According to the World Health Organisation, early detection of cancer greatly increases the chances for successful treatment and survival. Sadly, in Nigeria, the lack of resources, efficient facilities and misdiagnosis has led to the death of many
Were it not for her relocation to the UK, Nollywood actress, Victoria Inyama may not have survived cancer because it could have been too late.
In a chat with Punch, she shares her ordeal with cancer and the lessons she learnt from it.
It started while I was in Nigeria, I used to have serious pain on the left side of my head, I went to notable hospitals and they used to say I had migraine, they gave me drugs for migraine. None of the hospitals bothered to do a proper MRI scan or anything like that. But when I got married and I had to relocate, it got worse and I had to be checked.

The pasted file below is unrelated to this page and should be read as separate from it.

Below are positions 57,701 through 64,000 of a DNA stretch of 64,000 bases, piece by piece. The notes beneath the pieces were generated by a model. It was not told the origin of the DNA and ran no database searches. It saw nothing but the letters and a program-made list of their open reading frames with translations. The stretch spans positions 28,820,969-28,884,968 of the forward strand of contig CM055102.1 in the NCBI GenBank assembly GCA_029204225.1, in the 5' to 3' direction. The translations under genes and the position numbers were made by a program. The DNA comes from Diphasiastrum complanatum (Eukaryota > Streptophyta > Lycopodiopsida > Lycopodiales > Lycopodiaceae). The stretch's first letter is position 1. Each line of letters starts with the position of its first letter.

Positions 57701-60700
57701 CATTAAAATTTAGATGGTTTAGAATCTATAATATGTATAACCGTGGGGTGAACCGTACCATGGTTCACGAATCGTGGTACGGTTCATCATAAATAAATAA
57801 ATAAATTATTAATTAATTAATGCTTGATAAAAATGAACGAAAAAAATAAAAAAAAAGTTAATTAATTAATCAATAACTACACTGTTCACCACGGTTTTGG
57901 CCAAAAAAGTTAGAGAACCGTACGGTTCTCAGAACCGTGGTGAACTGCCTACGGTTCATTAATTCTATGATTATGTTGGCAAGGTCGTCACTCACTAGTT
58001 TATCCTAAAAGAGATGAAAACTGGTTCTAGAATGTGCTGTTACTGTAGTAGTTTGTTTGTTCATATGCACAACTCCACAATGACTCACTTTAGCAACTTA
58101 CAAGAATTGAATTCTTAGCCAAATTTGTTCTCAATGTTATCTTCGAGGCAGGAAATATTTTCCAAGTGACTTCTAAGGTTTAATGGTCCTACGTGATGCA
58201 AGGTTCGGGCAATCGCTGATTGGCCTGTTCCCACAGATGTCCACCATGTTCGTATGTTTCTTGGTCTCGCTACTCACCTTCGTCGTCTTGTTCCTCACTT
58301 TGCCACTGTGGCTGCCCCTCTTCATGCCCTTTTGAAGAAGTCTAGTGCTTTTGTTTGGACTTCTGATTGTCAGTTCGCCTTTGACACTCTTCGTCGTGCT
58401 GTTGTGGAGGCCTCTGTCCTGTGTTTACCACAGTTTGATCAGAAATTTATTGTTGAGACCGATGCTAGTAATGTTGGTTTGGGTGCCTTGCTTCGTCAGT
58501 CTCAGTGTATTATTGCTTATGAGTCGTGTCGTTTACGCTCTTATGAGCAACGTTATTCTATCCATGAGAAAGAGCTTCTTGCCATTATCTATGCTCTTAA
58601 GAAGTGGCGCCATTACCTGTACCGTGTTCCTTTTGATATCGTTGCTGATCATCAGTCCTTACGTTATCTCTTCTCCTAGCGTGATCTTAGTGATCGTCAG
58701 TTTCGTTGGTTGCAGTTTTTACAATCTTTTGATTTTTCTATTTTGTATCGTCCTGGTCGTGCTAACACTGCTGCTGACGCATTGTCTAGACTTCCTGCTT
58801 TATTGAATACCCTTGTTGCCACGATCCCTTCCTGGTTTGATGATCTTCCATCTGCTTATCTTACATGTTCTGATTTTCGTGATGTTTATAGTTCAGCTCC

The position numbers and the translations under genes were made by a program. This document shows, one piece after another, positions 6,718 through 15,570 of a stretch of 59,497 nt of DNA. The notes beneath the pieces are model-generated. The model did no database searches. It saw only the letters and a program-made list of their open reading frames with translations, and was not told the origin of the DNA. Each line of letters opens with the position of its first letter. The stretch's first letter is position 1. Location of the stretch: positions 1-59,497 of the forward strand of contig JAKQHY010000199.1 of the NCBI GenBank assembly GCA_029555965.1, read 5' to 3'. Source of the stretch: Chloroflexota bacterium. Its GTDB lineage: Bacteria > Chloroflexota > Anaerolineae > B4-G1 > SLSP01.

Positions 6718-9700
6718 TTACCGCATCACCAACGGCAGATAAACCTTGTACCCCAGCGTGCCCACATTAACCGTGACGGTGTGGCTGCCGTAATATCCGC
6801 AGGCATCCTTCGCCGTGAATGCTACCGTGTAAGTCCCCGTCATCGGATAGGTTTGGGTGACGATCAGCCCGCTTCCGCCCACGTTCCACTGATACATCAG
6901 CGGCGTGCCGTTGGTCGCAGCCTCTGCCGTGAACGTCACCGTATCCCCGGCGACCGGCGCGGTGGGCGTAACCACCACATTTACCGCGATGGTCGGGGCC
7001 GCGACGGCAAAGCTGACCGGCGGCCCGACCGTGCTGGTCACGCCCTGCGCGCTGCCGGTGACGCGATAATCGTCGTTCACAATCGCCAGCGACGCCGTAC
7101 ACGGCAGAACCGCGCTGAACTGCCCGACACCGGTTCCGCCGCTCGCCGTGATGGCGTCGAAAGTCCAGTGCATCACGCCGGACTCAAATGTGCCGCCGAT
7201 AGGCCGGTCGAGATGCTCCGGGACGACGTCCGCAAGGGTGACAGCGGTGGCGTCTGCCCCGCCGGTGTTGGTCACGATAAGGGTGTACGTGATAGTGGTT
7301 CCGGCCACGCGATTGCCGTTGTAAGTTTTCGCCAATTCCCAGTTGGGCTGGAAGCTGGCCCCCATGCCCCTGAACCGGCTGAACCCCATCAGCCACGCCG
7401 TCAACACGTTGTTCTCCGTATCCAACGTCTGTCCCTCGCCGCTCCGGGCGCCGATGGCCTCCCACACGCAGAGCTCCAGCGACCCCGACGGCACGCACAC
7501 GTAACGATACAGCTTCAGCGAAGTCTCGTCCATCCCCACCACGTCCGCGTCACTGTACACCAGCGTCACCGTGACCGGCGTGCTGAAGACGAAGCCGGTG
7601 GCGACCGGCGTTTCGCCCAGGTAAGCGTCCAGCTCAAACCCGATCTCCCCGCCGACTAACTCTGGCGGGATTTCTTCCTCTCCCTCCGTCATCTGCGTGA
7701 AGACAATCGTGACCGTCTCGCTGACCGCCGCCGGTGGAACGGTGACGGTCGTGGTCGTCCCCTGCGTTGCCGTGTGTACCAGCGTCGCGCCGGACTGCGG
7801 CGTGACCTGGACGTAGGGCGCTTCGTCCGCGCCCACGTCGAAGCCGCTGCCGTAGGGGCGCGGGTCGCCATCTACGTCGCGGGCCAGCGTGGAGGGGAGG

They found out that I had some cancerous growth in my head; that was in 2005. The medics started the treatment almost immediately. I got married in 2003 and relocated in 2004; when they noticed it, I had just got pregnant with my first child. When I got pregnant, the pain subsided.
I had to undergo an emergency surgery in 2006 and waited for the place to heal and by February 2007, the growth was actually blocking somewhere around my left eye and I was almost going blind. The doctors said they had to remove the growth in my head. Apparently what they brought out from my head, they cultured it and they had to call me back and told me it was a cancerous cell. They recommended chemotherapy and radiotherapy.
I snapped back fast after surviving cancer because we have the medical amenities here and there is adequate aftercare and treatment. So it was just left to me to live the right lifestyle in terms of food intake and taking things easy. The whole process of me surviving cancer taught me humility and also to appreciate life more.
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